- Turn the breakfast bar right-side-up again. Set the end of the bar on top of the cleat and attach it using screws or construction adhesive. You want the end of the bar flush with the wall, but the wall may not be perfectly straight. If it's not, sand away any extra material on the end of the breakfast bar to make it fit.
- Adjust the feet on your table legs if needed to compensate for an uneven floor and keep your breakfast bar level.
For extra storage, you can place a row of cabinets under your breakfast bar rather than leaving the space open. If you do, mount the breakfast bar to the cabinets rather than using table legs for support. Remember to leave some overhang on the back of your cabinets so you have leg room when sitting at the breakfast bar.
Add a Counter Peninsula
Another simple way to add a breakfast bar to your kitchen is to create a peninsula off your existing countertop. Because this breakfast bar will sit flush against your countertops, this arrangement looks best when you use the same material as the rest of your kitchen counter.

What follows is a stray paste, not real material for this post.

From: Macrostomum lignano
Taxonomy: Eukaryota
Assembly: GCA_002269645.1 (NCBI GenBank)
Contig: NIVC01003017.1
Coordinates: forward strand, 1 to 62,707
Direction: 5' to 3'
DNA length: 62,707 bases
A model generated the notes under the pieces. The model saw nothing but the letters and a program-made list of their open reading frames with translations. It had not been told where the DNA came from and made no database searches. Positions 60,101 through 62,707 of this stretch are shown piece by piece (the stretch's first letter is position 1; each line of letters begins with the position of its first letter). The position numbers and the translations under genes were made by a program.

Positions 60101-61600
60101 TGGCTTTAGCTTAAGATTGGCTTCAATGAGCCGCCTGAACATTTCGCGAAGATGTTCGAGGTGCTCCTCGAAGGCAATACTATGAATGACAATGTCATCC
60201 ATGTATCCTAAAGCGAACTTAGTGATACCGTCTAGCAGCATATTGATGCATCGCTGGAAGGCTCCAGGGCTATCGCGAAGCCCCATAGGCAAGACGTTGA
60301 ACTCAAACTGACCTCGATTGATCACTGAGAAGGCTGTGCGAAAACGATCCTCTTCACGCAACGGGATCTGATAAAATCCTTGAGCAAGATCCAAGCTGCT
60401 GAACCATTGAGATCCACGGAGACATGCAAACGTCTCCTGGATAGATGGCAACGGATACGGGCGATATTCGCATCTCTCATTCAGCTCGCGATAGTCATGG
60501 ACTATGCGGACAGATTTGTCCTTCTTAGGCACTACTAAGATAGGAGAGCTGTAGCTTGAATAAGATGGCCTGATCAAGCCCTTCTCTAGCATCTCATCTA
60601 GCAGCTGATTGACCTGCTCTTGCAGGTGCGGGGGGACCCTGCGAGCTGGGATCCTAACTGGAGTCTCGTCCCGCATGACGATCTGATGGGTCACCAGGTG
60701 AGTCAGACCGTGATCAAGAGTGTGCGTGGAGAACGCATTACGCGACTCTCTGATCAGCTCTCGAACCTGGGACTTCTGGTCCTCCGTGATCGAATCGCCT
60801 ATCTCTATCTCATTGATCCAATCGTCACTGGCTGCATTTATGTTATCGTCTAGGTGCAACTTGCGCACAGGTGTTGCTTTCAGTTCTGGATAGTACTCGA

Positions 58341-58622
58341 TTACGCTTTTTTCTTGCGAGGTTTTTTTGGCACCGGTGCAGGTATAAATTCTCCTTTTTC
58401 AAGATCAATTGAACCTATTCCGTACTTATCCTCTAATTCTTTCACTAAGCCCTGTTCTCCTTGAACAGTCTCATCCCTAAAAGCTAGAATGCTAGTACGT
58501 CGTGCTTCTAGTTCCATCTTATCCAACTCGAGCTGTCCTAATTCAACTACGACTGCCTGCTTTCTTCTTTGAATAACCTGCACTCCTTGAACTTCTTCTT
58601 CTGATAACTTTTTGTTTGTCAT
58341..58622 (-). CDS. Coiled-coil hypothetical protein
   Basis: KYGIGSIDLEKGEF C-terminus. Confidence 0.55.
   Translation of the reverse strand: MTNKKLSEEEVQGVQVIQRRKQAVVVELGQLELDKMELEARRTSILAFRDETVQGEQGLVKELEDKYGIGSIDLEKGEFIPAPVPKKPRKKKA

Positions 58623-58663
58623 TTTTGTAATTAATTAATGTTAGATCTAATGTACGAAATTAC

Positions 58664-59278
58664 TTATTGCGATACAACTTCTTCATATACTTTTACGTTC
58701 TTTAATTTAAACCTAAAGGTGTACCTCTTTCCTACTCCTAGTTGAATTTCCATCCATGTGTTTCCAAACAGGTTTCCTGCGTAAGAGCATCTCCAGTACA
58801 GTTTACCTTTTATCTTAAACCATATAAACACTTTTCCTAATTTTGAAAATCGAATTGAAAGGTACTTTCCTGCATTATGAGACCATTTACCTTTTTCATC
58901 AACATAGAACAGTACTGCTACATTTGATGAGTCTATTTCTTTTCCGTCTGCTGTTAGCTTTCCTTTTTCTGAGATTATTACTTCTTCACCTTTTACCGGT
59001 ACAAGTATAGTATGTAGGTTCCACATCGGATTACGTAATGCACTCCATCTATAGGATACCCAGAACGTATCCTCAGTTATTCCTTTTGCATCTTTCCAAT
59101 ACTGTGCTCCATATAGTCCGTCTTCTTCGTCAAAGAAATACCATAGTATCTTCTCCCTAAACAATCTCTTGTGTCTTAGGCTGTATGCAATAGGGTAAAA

You can also get away with using a butcher block countertop. Once again, you may need a pro to cut and shape the edge of the breakfast bar for you if you're using natural stone, cement or another tough material that requires special cutting tools.
- Cut your chosen breakfast-bar top to the desired size and length. If using wood, sand and finish the top as needed.
- Purchase a kitchen cabinet, preferably one identical to your existing cabinets. Install the cabinet against the wall next to your counter so that it sits snugly against the cabinetry beneath your existing countertop.
- If necessary, use 2x4s to build up the top of the cabinet so that your breakfast bar will sit even with your current countertop.
- Turn your breakfast bar upside down on the floor and install your table legs. As always, make sure your screws don't pop up through the top of the breakfast bar and add extra legs if you feel the bar needs additional support.
- Place the breakfast bar in position and mount it to the new cabinet. You can do this using construction adhesive or by screwing the bar top in place from underneath, setting your screws at a 45-degree angle.
- Apply a bead of clear caulk at the seam where your countertop and breakfast bar meet, if necessary, to avoid trapping dirt and bacteria between the two.